AIR quality is improving in Winchester according to a new report by the city council.

Data shows that more areas of central Winchester are now meeting national standards for nitrogen dioxide (NO2), an environmental pollutant. Several of the main routes into and out of Winchester’s city centre, such as Andover Road, Chesil Street, St Cross Road and Alresford Road, which have historically exceeded legal limits for NO2, are now showing compliance according to monitoring across 2019.

These locations are part of the city centre’s ‘Air Quality Management Area’ (AQMA) meaning they are subject to an action plan to achieve reductions in air pollution levels to meet national targets. There is a general reduction in NO2 across the designated area, and further parts of the zone are expected to show compliance by 2021 if trends continue.

The council has implemented a range of measures to deliver air quality improvements at the NO2 hotspots across the city, including introducing park and ride sites, car parking pricing zones, the development of air quality focused planning standards and sustainable transport strategies. Levels of NO2 are also improving due to the adoption of cleaner engine technology.

And at a meeting of the health and environment policy committee an update on plans in development to further promote greener and cleaner ways to travel, such as walking, cycling alongside increasing the use public transport and electric vehicles were discussed. This is in line with the council’s priority to tackle the climate emergency and reduce carbon emissions.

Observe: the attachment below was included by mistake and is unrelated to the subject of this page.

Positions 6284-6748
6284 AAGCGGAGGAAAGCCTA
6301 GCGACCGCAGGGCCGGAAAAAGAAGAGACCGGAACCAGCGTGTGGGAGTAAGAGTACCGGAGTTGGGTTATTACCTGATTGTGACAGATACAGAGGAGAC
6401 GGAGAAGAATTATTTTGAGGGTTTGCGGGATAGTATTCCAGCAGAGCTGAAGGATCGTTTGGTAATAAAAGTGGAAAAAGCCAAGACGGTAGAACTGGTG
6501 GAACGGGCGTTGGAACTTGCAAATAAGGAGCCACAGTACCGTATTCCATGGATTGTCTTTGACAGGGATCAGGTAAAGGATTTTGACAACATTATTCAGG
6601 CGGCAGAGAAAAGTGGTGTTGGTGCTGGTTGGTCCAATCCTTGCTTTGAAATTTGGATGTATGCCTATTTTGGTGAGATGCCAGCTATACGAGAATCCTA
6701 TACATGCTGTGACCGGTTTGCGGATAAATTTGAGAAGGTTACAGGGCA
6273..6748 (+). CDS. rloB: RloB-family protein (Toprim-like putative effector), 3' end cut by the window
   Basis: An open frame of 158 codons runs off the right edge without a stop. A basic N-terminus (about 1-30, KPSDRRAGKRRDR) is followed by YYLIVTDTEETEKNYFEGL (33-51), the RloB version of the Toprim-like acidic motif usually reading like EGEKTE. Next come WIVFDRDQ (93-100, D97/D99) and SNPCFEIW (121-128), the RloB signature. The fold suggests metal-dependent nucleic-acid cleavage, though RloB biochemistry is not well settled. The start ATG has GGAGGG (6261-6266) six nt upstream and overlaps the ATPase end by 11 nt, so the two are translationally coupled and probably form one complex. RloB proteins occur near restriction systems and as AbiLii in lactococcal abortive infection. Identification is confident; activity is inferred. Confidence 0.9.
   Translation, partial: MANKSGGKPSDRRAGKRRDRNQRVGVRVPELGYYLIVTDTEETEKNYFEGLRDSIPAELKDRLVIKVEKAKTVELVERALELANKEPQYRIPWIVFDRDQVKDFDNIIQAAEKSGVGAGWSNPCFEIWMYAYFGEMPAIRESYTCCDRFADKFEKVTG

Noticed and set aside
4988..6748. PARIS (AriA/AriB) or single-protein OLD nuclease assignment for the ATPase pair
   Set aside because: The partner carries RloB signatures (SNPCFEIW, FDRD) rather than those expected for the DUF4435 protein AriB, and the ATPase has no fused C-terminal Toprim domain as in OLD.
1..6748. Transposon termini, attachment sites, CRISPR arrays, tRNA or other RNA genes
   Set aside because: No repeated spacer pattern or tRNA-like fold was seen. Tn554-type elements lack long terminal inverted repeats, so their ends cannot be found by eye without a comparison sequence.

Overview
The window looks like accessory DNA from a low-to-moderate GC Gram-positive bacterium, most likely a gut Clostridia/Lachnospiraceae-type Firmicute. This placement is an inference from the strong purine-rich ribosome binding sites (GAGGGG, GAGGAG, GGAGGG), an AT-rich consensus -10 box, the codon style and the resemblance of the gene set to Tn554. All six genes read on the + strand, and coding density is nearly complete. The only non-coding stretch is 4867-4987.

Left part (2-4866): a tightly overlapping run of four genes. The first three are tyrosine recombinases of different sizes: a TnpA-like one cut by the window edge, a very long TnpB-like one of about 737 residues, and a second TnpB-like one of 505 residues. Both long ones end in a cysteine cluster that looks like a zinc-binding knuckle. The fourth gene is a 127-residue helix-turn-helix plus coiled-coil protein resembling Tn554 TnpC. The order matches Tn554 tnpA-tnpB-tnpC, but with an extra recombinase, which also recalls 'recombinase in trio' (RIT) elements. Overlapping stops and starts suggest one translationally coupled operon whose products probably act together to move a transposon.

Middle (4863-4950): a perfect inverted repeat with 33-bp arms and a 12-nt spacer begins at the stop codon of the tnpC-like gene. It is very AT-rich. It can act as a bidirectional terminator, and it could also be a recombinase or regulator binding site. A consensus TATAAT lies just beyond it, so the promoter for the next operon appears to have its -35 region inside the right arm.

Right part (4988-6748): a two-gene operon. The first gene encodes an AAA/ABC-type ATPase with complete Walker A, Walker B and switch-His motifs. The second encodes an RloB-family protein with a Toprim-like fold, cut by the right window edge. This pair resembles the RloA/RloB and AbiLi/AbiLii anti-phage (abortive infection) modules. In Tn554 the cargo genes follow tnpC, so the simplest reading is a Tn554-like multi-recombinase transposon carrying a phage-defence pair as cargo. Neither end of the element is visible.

Cllr Jackie Porter, cabinet lead for built environment and wellbeing, said: “It is good news for people who live, work and visit Winchester that more areas of the city are now reaching legal limits for NO2. But this is not a signal for complacency. It remains the case that while NO2 levels are falling, traffic levels in central Winchester are unsustainably high.

“We will continue to work with partners and businesses to support the changes needed to meet national standards and deliver a reduction in carbon emissions from transport to meet the climate emergency.

“Meeting limits for NO2 are one important measure of success, but we are taking action to promote walking, cycling and cleaner vehicles such as electric cars to further clean up the city’s air. Individuals can help by choosing greener ways to travel where possible, turning off engines when stationary or keeping vehicles in good working order.”

However, the council still has more work to do when it comes to Romsey Road, with proposals to reduce the AQMA to focus on the stretch of road , but cabinet will decide on whether this should be done this year or 2021 at a forthcoming meeting.